At about 6am GMT Twitter fell victim to a DNS hijacking attack by a group calling itself the “Iranian Cyber Army” (I wonder if they noticed the CIA irony)? The site was affected for the best part of an hour.
The initial attack has left many users confused and widespread belief that the Twitter servers themselves were compromised. This does not appear to have been the case. The latest update on the Twitter blog says
“As we tweeted a bit ago, Twitter’s DNS records were temporarily compromised tonight but have now been fixed. As some noticed, Twitter.com was redirected for a while but API and platform applications were working. We will update with more information and details once we’ve investigated more fully.”
This kind of DNS hijacking usually involves compromising the registrar responsible for the DNS records of the victim company, the attackers then make unauthorised changes to the DNS records. These changes mean that when you or I type a web site address into our browsers, we are directed not to the real web site but to a second site, set up by the hackers, in this case the “Iranian Cyber Army”. This has the net effect of making it look like, in this example, servers belonging to Twitter were compromised when in reality that was not the case.
These sorts of attacks are usually limited to hacktivism activities like this one today, but imagine the potential to criminals if they could pull this off against any site requiring log in credentials, such as PayPal, eBay, MSN, Facebook. One has to wonder how quickly the attack would be noted if the dummy site was an exact replica of the victim and was simply there to harvest credentials and redirect the user then into the real site. This attack is called Pharming and currently mostly happens as a result of local malware modifying individual PCs, not through the compromise of global DNS records, but the potential is demonstrably there. Companies should be monitoring their DNS resolution on several servers to become aware as early as possible when this kind of attack takes place.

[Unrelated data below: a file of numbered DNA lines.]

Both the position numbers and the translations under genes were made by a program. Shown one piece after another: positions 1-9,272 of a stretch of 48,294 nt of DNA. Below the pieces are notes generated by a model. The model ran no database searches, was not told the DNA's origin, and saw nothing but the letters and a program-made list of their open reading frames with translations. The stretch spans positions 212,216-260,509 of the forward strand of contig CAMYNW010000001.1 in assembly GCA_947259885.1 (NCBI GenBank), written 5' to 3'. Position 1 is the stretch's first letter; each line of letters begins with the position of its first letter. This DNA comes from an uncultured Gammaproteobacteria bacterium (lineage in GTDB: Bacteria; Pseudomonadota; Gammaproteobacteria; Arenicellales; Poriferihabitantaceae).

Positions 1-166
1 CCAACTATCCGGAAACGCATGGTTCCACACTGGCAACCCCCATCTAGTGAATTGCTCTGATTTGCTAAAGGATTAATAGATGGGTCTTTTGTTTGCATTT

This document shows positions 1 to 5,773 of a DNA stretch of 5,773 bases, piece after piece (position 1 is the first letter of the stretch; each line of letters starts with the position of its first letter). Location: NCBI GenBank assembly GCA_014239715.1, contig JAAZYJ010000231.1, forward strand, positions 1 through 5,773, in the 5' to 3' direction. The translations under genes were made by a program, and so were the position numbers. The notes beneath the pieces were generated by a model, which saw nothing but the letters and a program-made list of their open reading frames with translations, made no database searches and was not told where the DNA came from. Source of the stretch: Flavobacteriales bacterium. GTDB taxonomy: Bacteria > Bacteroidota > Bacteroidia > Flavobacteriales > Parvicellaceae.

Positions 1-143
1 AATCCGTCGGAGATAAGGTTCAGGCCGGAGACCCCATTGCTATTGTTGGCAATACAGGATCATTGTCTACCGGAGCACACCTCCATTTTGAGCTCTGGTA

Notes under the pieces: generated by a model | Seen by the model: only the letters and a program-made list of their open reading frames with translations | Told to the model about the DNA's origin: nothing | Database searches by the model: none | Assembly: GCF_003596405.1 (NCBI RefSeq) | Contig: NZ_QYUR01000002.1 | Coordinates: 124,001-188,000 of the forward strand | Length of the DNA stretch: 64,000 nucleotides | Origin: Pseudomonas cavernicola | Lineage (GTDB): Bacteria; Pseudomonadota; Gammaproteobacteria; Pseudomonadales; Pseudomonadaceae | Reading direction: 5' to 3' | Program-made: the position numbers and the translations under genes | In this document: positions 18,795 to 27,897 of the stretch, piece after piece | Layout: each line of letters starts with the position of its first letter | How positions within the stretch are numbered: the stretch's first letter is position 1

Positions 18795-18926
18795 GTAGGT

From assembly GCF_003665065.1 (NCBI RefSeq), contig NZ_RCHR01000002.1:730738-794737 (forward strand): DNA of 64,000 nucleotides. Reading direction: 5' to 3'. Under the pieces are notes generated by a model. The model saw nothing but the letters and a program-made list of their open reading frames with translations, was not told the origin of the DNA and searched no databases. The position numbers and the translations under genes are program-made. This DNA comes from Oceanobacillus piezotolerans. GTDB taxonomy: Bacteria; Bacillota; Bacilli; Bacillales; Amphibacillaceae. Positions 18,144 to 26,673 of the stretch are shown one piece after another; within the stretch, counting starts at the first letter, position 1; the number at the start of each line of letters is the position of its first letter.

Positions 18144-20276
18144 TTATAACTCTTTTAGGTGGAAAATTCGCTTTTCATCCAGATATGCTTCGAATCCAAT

Twitter was not the only web site affected by thsi compromise, a quick search revealed one other site displaying the same content.
When it comes to attacking high profile targets it can often be that the registrar is the chink in the security armour. In fact Zone-H, the defacement archive, has previously noted that registrars have been “one of the main aims of the past months“.
If attacks like this can be said to serve any purpose at all, then perhaps they can serve as a reminder that we all need to absolutely ensure that our business partners meet our own high security standards, and that stands in both the on and offline worlds.